In a recent statement, major cruise company Carnival UK has announced that it will not be using the controversial practice of “fire and rehire.”
This practice involves dismissing employees and then immediately rehiring them on new, and often less favourable, terms. The company has said that instead of using fire and rehire, it will “dismiss and re-engage” employees.
The company’s statement has been met with mixed reactions. Some unions have welcomed the news, while others have expressed concerns that it could still lead to job losses.
The company has said that it is committed to working with unions to find a solution that is fair to both employees and the company.
Statement by Carnival UK and Responses
Carnival UK, the owner of P&O Cruises and Cunard, has reversed its decision to use fire and rehire tactics to force changes to the employment terms of more than 900 seafarers.
The company had planned to dismiss the seafarers and rehire them on less favourable conditions, but it has now withdrawn this plan following backlash from unions and employees.
The Nautilus union, which represents some of the affected seafarers, has welcomed Carnival UK’s decision. However, the union has called for the UK government to outlaw fire and rehire tactics altogether.
However, even though Carnival UK assured that there will not be any redundancies, they have stated that “Dismissal and re-engagement may be considered if agreement cannot be reached on new terms.”
What is Fire and Rehire?
“Fire and rehire” is a practice that some employers have used in recent years to reduce labour costs. The practice involves dismissing employees and then immediately rehiring them on new terms, which are often less favourable than the previous terms.
This can include lower pay, fewer benefits, or reduced hours.
Is Fire and Rehire Legal?
The fire and rehire practice is not unlawful in the United Kingdom.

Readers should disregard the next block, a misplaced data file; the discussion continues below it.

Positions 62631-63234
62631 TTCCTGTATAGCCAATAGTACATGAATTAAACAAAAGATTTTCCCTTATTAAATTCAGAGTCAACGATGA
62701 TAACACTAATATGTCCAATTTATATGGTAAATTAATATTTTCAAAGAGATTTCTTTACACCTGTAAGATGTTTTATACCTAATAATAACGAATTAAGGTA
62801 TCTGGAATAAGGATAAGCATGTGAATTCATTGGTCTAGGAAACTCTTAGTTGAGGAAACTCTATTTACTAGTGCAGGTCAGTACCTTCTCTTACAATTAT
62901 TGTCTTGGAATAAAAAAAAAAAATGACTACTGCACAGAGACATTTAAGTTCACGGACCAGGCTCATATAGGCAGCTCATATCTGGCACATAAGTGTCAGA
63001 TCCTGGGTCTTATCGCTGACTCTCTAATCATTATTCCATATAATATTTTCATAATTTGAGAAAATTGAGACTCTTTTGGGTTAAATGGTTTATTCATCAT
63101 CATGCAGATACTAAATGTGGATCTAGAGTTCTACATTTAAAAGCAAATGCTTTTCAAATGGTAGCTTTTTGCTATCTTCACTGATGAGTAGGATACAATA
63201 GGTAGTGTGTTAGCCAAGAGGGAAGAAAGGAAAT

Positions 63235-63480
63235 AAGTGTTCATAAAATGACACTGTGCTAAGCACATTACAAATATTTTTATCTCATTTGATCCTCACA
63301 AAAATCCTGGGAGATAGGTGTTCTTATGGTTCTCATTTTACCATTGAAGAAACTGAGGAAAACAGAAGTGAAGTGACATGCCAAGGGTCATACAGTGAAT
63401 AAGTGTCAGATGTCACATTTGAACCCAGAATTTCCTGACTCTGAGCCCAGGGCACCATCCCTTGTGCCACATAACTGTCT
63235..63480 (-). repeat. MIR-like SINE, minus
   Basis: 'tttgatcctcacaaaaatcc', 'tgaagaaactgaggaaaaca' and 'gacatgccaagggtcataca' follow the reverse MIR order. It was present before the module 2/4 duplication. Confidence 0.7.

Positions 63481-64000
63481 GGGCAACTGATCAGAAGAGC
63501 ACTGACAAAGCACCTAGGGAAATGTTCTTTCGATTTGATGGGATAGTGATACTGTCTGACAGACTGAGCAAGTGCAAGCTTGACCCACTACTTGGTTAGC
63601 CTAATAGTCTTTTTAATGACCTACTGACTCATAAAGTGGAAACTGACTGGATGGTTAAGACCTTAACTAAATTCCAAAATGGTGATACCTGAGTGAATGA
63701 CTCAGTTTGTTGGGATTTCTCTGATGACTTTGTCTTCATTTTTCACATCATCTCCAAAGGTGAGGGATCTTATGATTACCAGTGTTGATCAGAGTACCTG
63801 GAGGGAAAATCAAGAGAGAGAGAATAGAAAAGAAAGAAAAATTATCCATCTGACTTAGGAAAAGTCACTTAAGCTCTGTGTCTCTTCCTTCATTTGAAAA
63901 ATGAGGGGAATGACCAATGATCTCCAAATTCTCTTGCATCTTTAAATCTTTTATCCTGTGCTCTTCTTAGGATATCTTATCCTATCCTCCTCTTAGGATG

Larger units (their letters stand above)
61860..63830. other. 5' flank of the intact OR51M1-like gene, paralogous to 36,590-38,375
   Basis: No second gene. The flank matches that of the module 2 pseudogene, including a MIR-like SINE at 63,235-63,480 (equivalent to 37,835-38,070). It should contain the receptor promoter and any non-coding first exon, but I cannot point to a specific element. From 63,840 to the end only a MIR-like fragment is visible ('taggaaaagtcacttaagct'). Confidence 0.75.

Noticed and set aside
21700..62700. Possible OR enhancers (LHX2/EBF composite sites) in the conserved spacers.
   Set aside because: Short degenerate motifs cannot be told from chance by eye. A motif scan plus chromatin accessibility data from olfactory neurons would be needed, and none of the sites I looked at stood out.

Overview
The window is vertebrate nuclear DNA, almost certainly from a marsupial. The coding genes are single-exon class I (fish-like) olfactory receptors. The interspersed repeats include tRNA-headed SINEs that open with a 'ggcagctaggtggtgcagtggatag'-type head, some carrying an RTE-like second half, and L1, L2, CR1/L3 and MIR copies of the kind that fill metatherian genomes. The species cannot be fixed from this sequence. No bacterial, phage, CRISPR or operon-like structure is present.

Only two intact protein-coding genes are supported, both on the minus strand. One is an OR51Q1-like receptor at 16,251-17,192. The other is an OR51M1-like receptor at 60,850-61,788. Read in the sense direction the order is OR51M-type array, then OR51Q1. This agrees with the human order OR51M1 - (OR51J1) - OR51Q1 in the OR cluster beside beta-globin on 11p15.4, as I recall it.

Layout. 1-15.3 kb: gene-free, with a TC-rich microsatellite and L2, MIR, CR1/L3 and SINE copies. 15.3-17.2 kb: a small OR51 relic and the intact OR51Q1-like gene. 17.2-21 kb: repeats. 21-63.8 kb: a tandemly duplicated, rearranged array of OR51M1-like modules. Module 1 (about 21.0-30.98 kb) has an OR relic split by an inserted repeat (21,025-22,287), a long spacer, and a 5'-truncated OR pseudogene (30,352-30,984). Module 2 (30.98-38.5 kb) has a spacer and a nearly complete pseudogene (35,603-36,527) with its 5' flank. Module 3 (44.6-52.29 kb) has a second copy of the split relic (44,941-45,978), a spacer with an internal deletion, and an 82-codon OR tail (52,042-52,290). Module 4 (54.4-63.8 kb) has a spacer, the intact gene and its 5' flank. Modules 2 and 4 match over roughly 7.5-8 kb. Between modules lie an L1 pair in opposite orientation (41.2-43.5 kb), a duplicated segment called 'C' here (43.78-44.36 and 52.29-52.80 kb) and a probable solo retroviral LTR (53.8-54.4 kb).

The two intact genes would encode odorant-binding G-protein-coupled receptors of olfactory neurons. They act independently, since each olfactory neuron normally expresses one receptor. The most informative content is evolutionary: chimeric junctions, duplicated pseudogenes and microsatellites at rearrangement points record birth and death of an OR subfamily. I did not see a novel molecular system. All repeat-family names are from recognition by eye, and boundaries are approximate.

The legality of fire and rehire is a complex issue. There are no clear-cut laws that govern the practice. However, some general principles apply.
- Employers must have a legitimate business reason for using fire and rehire. For example, an employer may use fire and rehire to reduce labour costs if the company is facing financial difficulties.
- Employers must follow a fair process when dismissing employees. This means that employers must provide employees with notice of their termination and the reason for the termination. Employees must also be allowed to respond to the allegations against them.
What Employers Need to Keep in Mind
Employers who are considering using fire and rehire should be aware of the following:
- Fire and rehire can be risky. Employees who are fired and rehired may be able to sue their employers for unfair dismissal.
- Fire and rehire can damage morale and productivity. Employees who are worried about being fired may be less productive and less engaged in their work.
- There are alternatives to fire and rehire. Employers can consider other options, such as furloughs, pay cuts, or voluntary severance packages.
Additionally, employers should also remember:
- Employers should not embark on any process to change contractual terms without careful planning.
- In order for any dismissals to be fair, employers will need to have a fair reason for dismissal under the Employment Rights Act 1996.
- Employers will also need to follow a fair procedure, which will involve consulting with affected employees.
- Employers should try to reach an agreement with as many employees as possible and only use fire and rehire techniques as a last resort.
Fire and Rehire Compensation
Employees who are fired and rehired may be entitled to compensation. The amount of compensation will depend on the specific circumstances of the case.
However, employees may be able to recover damages for lost wages, emotional distress, and attorney’s fees.